There's no better way to show off your bartending skills than by being able to produce your own syrups and liqueurs. It will impress both your employer and your clients, and it's a nice added skill to enhance your CV. One of the best-kept bartending secrets is that they're not as complicated to make as you might think or have been told.
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When making homemade syrups and liqueurs, matching the flavours to the seasons is always a winner. There's nothing more comforting on a cold winter's day than a coffee or cocktail flavoured with a dash of cinnamon or ginger syrup, and summertime beverages just get better with the addition of refreshing, fruity syrups.
Being able to serve up a liqueur that matches the climate or a seasonal celebration is a big plus too, and once you've mastered the basic methods, you can experiment by adding your own twist and creating your personal combinations. The beauty of making your own alcohol or syrup is that there are no limits to what you can make, but do bare in mind that the process can take some time. Flavours in liqueurs don't infuse overnight; they can take a couple of weeks or more to develop fully so you'll need to think and plan ahead.
Master making a simple bar syrup and you're halfway there. Simple bar syrup can be used as a sweetener to take the acidic edge off a cocktail mix, or it can be used to enhance a drink by adding subtle flavours that complement the other ingredients.
All you need to get started is water, sugar and a bottle. A simple syrup requires equal amounts of water and sugar, and you can whip it up in minutes behind the bar with no special utensils. Choose your measure, whether it be a cup, glass or a cocktail shaker. Add one measure of sugar and one measure of water to the bottle. A small plastic funnel really comes in handy for this. Put the top on and shake the bottle until the sugar has dissolved. Using hot water makes the whole process a lot quicker, but if you haven't got access to any, don't worry, the end result will be exactly the same, you'll just have to work a bit harder to get there.
Spice It Up
Simple bar syrup can be easily enhanced by adding ingredients that you’ll find in any kitchen and bar. One of the most useful mixes to add to your syrup is lemon and lime juice. Add a half a measure of each, and you'll have a sour mix you can use in margaritas, mojitos or basically any drink that calls for the addition of a citrus flavour. Store the syrup in the fridge and it'll keep for a couple of weeks – that’s if it lasts that long!
When you're ready to whip up a syrup of your own concoction that will tickle the taste buds of your client's palette, you'll need access to a stove. Brewing flavours like ginger with black pepper, vanilla with chilli, or when using fresh fruit, all need heating, so the flavours can steep and infuse into explosive taste sensations. They're still easy to make though and take next to no time at all.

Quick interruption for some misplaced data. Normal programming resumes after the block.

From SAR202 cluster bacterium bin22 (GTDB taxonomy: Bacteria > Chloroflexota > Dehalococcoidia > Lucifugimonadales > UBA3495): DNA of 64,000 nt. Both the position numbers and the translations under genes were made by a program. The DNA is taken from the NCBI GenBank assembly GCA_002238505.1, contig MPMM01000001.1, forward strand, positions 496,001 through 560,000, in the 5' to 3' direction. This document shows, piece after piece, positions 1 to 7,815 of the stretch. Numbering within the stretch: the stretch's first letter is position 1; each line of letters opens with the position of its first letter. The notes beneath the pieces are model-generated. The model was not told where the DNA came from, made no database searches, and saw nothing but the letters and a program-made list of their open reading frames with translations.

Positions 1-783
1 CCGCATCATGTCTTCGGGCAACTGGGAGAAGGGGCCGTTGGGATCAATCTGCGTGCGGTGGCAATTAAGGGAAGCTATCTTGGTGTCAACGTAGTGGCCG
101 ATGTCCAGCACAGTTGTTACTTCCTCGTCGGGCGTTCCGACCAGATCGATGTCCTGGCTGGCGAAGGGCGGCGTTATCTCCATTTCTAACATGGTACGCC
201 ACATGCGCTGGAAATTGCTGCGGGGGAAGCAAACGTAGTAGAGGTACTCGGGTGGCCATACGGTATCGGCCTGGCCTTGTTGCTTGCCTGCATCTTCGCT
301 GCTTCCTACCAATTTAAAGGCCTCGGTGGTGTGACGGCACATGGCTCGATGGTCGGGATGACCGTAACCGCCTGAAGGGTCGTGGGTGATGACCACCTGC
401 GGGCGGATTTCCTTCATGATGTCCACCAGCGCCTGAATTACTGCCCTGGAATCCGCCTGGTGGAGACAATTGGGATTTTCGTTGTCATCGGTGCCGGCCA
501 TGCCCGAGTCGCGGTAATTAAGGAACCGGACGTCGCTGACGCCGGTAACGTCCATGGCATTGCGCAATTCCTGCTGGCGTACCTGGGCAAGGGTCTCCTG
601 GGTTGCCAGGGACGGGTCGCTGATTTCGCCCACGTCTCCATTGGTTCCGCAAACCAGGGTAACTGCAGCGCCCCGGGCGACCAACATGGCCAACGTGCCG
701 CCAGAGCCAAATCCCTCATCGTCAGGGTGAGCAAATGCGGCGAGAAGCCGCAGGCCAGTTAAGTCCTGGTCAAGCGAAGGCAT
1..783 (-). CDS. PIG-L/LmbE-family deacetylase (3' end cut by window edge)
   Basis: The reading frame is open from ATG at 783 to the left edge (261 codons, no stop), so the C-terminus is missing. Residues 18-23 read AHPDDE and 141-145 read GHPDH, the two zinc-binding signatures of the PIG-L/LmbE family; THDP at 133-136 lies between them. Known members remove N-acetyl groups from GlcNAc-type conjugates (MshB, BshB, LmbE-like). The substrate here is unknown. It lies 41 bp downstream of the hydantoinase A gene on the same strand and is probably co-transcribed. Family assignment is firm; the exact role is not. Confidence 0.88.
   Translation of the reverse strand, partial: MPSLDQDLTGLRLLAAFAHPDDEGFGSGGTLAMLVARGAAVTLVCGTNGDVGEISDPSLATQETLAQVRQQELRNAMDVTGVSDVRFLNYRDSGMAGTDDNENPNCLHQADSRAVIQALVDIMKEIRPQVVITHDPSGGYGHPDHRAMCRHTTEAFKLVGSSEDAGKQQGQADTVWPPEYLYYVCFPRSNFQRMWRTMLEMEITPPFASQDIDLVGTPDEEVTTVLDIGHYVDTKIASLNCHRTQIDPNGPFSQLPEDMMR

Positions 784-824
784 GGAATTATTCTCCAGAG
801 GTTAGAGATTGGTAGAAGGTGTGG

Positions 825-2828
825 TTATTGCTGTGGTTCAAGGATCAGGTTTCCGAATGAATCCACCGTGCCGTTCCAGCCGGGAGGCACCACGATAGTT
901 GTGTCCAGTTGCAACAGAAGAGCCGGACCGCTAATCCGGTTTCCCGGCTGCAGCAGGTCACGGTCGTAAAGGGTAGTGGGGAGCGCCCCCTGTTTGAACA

For these types of syrups, commonly known as rich simple syrups, it's better to use two measures of sugar to one of water. Put the sugar and water in a saucepan and heat. Once the sugar has dissolved, it's time to throw in those extra ingredients and let them bubble away gently for between ten to fifteen minutes. Don't leave your brew unattended or you'll end up with toffee. When the time's up, take the pan off the heat, pop a lid on it and leave it cool. The flavour will develop as it cools. After an hour or so, have a quick taste, then pour it into a bottle. Some ingredients, like ginger, you won't want in the finished product so pour the liquid through a sieve as you're bottling it.
Once you've had some practice creating syrups, it's an easy progression to start making homemade liqueurs. If you're planning on doing it at work, it's a good idea to make sure the manager or boss is happy for you to use the bar's spirit supply first.
Two classic liqueurs that are easy to make are Limoncello and Cherry Brandy.
For the Limoncello you'll need:-
Bottle of Vodka
Peel the zest from the lemons - that's the yellow part of the skin with as little of the white pith beneath it as you can manage. Then squeeze the juice from the lemons and set it aside. Pour the sugar and the water into a pan and heat until the sugar dissolves. Let it reduce a little before taking it off the heat. Once it's cooled slightly, stir in the lemon zest and juice, then pour the mix and the vodka into the storage jar. Close the lid, give it your best cocktail shaker manoeuvre and hide it away in a cupboard somewhere for three to four weeks after which it'll be ready to bottle and drink.
Cherries make great liqueurs, and Cherry Brandy is a lovely, soothing winter warmer.
To make some, you'll need:-
1 Kilo Cherries
Bottle of Brandy
You can use either fresh or canned black cherries for this liqueur, whichever you find the easiest. Opting for canned cherries is great as you don't need to remove the pits, which can be a fiddly and messy job. Drop the fruit in the storage jar, pour the sugar in, followed by the brandy. Pop the lid on and shake the jar. It'll be ready to try after four weeks in a dark place. You'll need to give it an extra shake now and then to help the cherry flavour to infuse with the brandy. When it's ready, strain it through a sieve into a large jug then decant it into bottles. Serve the cherries with the liqueur or use them as tasty cocktail decorations.
Whatever you decide to make, it's guaranteed to be doubly delicious because it’s homemade.
If you like the idea of making your own ingredients or spirits at home, why not read How to Make Vermouth (and Other Stuff You Need to Know About the Drink!).